Rather than feeling alone in their quest to resolve an issue with your product — or trying to meet the need in their lives the product was supposed to meet — AI chatbots can help them at least feel seen and acknowledged if not fully at ease.
For shoppers whose beloved couches have seen better days, want to quickly compare the availability of their dwindling moisturizer, or are coveting the computer bag of the person at the coffee shop who’s locked into a Zoom call, image search can save the day.
Suddenly, the couch in the lobby of a posh hotel isn’t from a mysterious origin, they can reorder moisturizer from a new retailer offering a sale, and that computer bag won’t be lost forever in their mind’s eye.
Visual search tools like Google Lens, Amazon Stylesnap, and even social media platforms like Pinterest and Snapchat offer shoppers access to the products they want or need when words fail.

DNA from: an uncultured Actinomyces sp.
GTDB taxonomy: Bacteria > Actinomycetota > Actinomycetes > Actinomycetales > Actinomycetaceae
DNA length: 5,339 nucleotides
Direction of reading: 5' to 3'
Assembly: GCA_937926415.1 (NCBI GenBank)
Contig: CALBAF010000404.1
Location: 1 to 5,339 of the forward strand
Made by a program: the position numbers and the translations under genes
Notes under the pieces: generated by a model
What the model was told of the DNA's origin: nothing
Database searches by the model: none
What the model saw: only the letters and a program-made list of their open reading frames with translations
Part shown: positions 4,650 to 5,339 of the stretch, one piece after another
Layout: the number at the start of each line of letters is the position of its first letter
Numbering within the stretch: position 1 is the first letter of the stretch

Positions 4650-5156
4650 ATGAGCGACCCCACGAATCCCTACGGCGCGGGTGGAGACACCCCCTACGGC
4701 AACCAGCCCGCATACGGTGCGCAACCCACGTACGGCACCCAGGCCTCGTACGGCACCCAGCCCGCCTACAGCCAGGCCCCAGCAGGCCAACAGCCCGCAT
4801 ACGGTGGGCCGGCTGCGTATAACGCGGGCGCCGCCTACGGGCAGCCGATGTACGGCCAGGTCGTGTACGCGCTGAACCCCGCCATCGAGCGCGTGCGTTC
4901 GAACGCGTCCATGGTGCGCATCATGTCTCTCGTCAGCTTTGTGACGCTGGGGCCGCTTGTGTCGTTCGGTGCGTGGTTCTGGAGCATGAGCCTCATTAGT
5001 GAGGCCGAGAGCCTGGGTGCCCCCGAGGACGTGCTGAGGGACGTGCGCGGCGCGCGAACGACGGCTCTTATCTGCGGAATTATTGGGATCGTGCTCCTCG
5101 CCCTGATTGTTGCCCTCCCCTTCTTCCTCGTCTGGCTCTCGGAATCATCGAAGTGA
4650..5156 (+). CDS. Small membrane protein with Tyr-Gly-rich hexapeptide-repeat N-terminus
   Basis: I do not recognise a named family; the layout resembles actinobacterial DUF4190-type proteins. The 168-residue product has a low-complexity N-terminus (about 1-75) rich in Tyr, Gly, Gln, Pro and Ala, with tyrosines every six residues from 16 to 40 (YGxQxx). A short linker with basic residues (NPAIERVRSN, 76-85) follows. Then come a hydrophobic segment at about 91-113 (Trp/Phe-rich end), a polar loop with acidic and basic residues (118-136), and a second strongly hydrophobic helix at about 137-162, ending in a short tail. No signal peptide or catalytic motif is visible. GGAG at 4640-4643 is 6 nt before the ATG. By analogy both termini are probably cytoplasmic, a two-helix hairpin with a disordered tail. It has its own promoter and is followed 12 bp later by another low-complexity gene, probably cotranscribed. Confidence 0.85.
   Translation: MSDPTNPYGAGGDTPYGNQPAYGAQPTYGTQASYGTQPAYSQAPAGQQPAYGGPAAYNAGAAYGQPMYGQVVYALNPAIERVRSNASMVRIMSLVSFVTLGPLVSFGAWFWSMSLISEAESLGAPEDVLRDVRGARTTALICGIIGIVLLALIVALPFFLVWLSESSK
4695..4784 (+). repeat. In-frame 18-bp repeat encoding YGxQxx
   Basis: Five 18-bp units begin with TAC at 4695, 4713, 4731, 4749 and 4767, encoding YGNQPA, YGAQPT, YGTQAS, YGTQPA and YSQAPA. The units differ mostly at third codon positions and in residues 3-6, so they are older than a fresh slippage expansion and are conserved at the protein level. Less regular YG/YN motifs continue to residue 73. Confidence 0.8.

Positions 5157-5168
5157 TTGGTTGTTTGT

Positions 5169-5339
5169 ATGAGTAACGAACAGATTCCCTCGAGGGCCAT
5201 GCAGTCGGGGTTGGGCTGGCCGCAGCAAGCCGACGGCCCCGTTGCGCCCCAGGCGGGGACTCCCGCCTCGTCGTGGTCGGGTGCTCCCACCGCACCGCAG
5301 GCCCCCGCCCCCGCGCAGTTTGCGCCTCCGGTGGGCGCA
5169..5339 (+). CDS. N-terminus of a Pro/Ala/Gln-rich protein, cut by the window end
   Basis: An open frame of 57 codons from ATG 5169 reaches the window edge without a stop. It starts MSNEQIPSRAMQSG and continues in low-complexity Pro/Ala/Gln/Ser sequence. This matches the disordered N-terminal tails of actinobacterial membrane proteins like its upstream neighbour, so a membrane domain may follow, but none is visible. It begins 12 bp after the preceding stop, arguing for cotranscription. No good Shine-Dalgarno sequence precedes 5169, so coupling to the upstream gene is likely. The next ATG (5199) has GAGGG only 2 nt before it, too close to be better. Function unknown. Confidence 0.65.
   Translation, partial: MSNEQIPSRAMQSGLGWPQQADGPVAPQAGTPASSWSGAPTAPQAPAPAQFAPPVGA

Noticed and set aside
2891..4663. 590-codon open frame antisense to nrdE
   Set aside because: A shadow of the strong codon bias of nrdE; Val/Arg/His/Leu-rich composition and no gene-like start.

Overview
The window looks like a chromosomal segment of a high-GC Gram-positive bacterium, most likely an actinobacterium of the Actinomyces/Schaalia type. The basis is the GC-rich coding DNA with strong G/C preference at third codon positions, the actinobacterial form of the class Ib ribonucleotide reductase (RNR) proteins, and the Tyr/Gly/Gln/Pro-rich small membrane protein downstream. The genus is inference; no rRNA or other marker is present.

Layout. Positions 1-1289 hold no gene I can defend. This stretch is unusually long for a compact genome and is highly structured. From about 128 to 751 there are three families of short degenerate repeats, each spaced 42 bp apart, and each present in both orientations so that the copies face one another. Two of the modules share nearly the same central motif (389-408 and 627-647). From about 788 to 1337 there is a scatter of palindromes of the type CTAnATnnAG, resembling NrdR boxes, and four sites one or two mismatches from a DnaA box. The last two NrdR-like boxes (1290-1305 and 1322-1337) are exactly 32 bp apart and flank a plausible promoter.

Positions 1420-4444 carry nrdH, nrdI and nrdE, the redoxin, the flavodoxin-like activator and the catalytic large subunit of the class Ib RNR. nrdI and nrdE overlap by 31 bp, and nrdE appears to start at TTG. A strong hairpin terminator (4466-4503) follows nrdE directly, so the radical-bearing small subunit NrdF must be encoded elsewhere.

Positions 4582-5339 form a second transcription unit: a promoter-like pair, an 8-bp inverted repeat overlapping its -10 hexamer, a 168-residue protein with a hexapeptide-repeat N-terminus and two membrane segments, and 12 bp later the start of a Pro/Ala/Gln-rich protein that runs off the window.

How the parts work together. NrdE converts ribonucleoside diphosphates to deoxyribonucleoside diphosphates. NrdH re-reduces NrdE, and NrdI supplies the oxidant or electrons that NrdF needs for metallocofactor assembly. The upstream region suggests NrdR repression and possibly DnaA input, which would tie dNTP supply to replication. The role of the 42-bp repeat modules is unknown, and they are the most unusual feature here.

To come up in more image searches, your brand needs to have high-quality images as well as diversified galleries backed by user-generated content (UGC).
But what if the image or other search still comes up semi-inconclusive? It’s possible. But some companies, like Estée Lauder and The Coca-Cola Company, are leveraging AI to reshape product development to make these conceptual or search-based products a reality.
One of the most powerful and common price comparison tools likely every shopper uses — maybe without trying — is Google Shopping. Search engines are among the top five ways consumers discover products, per Salsify’s “2023 Consumer Research” report.